Even though it was rough and scary in parts, I love that drive up. I had to stop a couple times just to soak up the view, and then, waiting at the aid station, I couldn't decide whether to look at the view, or watch the mountain side for runners. This is my favorite aid station of all - you can see runners coming down the side of the mountain, and even hear their voices, long before they arrive. It seemed like we waited forever here, but I think it was us being tired and anticipation. We finally saw the boys at the top of the mountain, and the radio volunteer watching through her binoculars described them - when she finished up with "...bald headed" Sonya and I let out a cheer - we knew it was our boys! They came in looking strong, spend just a minute or two and were back out.

Finally, the last aid station. We parked at Silver Creek, set the timer on my watch and slept for 15 minutes. Then we walked out to wait - and less than a half hour later they came running in. They dumped packs and water bottles and headed right back out. We phoned ahead to let Jenny know - she, Steve, Abi and Melissa had all waited to see Rob finish. Jenny went and found Rob's family to let them know he was on the way, and Sonya and I drove over to the finish line. What a relief to be done! I was now almost 4:30 in the afternoon - the adventure had started the day before at 6:00 am when we left the house. Rob and Eric came blazing in a short while later - a 30:38 finish!

After hanging out a while, we packed it up and headed for home. Eric drove for a while, then got sleepy, so Sonya took over. We made it home, unloaded our filthy car, and headed for bed. I woke up during the night feeling violently sick. Eric got up to help me out, and eventually, I was able to go back to sleep. Fortunately, I had lined up a sub for Pilates, so I didn't have to worry about that. Eric called in to my office and let them know I was sick, while I slept on. I finally got up around 1:00, and am slowly beginning to feel better. I don't know what it was - bad cooler food? Virus? Me being run down from the marathon last week, and this weekend without sleep? What ever it was, I'm better now, and it's time to start thinking about the Grande Ass!


robtherunner said...

Thanks for being the best crew chief, ever and for subjecting yourself to a violent sickness afterwards:)

I'm ready for the marathon, well, I should be by Sunday.

angie's pink fuzzy said...

i'm right there with you - crewing is so fulfilling!

scott keeps running said...

You're the best, Michelle. :)

Ryan said...

Peace and quite, yes I just came from Eric's bird chirping blog :-)

What a dedicated trooper, great job out there. Any chance you ran into my friend from MA, Ron Farkash?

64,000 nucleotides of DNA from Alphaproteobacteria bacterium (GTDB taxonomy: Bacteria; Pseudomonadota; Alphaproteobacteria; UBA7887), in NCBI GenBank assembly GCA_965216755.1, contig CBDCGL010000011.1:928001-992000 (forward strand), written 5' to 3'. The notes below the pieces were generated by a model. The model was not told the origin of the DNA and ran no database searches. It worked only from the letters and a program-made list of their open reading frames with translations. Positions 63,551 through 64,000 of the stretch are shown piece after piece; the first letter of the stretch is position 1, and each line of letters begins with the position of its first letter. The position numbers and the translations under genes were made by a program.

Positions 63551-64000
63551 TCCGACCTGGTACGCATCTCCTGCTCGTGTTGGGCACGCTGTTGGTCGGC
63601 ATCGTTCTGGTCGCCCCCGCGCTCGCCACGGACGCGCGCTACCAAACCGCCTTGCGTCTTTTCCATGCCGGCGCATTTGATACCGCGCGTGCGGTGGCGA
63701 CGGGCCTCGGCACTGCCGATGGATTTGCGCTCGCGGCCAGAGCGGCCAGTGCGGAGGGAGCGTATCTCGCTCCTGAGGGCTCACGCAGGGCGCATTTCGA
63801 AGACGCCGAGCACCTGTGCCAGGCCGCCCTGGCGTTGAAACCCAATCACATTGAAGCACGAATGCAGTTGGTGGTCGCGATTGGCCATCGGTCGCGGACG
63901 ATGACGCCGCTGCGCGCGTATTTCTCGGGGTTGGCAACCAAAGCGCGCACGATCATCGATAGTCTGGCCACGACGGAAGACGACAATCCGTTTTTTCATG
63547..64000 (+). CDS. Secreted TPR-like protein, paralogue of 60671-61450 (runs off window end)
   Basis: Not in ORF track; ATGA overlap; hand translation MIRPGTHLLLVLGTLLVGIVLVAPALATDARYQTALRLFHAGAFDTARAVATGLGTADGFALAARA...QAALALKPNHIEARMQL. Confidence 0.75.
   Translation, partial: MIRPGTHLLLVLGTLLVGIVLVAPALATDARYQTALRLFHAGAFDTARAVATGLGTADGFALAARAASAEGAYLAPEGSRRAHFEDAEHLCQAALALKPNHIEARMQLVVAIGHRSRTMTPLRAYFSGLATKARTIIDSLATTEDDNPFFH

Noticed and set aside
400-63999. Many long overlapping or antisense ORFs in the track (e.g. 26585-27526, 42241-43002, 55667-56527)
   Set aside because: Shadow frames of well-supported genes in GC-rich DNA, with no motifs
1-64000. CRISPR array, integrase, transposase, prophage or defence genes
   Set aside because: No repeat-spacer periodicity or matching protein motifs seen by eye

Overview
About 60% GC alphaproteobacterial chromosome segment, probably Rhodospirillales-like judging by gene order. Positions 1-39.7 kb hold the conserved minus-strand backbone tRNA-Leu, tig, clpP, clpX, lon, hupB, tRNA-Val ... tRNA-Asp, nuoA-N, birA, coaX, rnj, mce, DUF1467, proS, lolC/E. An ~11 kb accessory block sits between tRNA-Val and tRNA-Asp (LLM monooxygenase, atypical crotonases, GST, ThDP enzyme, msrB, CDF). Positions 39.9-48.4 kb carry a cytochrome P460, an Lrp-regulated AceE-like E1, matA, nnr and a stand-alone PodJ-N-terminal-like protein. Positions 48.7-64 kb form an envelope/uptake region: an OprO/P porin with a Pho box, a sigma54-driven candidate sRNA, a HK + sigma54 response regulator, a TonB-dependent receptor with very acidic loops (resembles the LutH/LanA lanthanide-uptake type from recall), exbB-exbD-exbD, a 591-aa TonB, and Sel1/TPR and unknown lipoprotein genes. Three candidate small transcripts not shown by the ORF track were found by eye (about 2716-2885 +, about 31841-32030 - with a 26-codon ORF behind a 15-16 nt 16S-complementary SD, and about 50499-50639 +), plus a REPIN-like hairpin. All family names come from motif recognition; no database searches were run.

wendy said...

yay, michelle! crew chief extraordinaire! =)

What on earth did you eat at the burger joint? Maybe THAT is what made you ill. ;-)

can't wait til sunday!

King Arthur said...

That sounds like a lot of Fun. I'll have to line up a crew for next year.

I thought of you when I was in the tunnel. I almost stopped and had a cold shower but I knew Stan was right behind me so I pressed on.

Thomas said...

You sound like you're made for crewing!

Anne said...

Now I can't wait to read Rob's report for a different perspective. You certainly do make crewing sound like a lot of fun. I love the Christmas-themed aid station. What a great way to cheer up runners who are dead tired by then.

Wes said...

You gots to be the best crew ever :-) I'm sure Rob knows what a lucky guy he is. Now, what's this about my ass? LOL!!!

Mother of Martineau Tribe said...

It was great to see you! Next year we can crew it together! Great job!

justrun said...

That sounds great!

I hope you're feeling better today. :(

Laura H said...

Great job Michelle! I have a photo of the boyz coming up the hill to No Name - they looked good! I'll get it posted when I get a chance.

Funny - though I was violently ill, my gut has been unhappy since I got back. I think it's from lack of sleep. Hope you are better now!

Steve Stenzel said...

Wow! Sounds like a blast! Now, go get some sleep!!!

TryPiggy said...

I hope you've recovered and feel better.

Jenny, Maniac #401 said...

Great job out there! It was fun to hang out for a while and fun at Hyak too! The Lights/Christmas theme was a big hit you are right(or Left)! Can't wait till next year!
I'll post some photos from Hyak soon!

Sarah Elaine said...

You are an amazing crew! Can't believe Eric's blister is still annoying him. (Well, I can, but it sucks.)

Sorry you got sick though. Hope you're feeling like yourself again soon!

Joe said...

Awesome job crewing, Michelle. Glad you enjoyed it.

What a great run for Rob...and you were central to make it happen.

Hope you are feeling better!!!

Meghan said...


Goodness, it sounds like working so hard as crew chief made you a little (a lot?) sick!

You, Eric, and your friends really worked together to make Rob's race pretty amazing! I'm really impressed!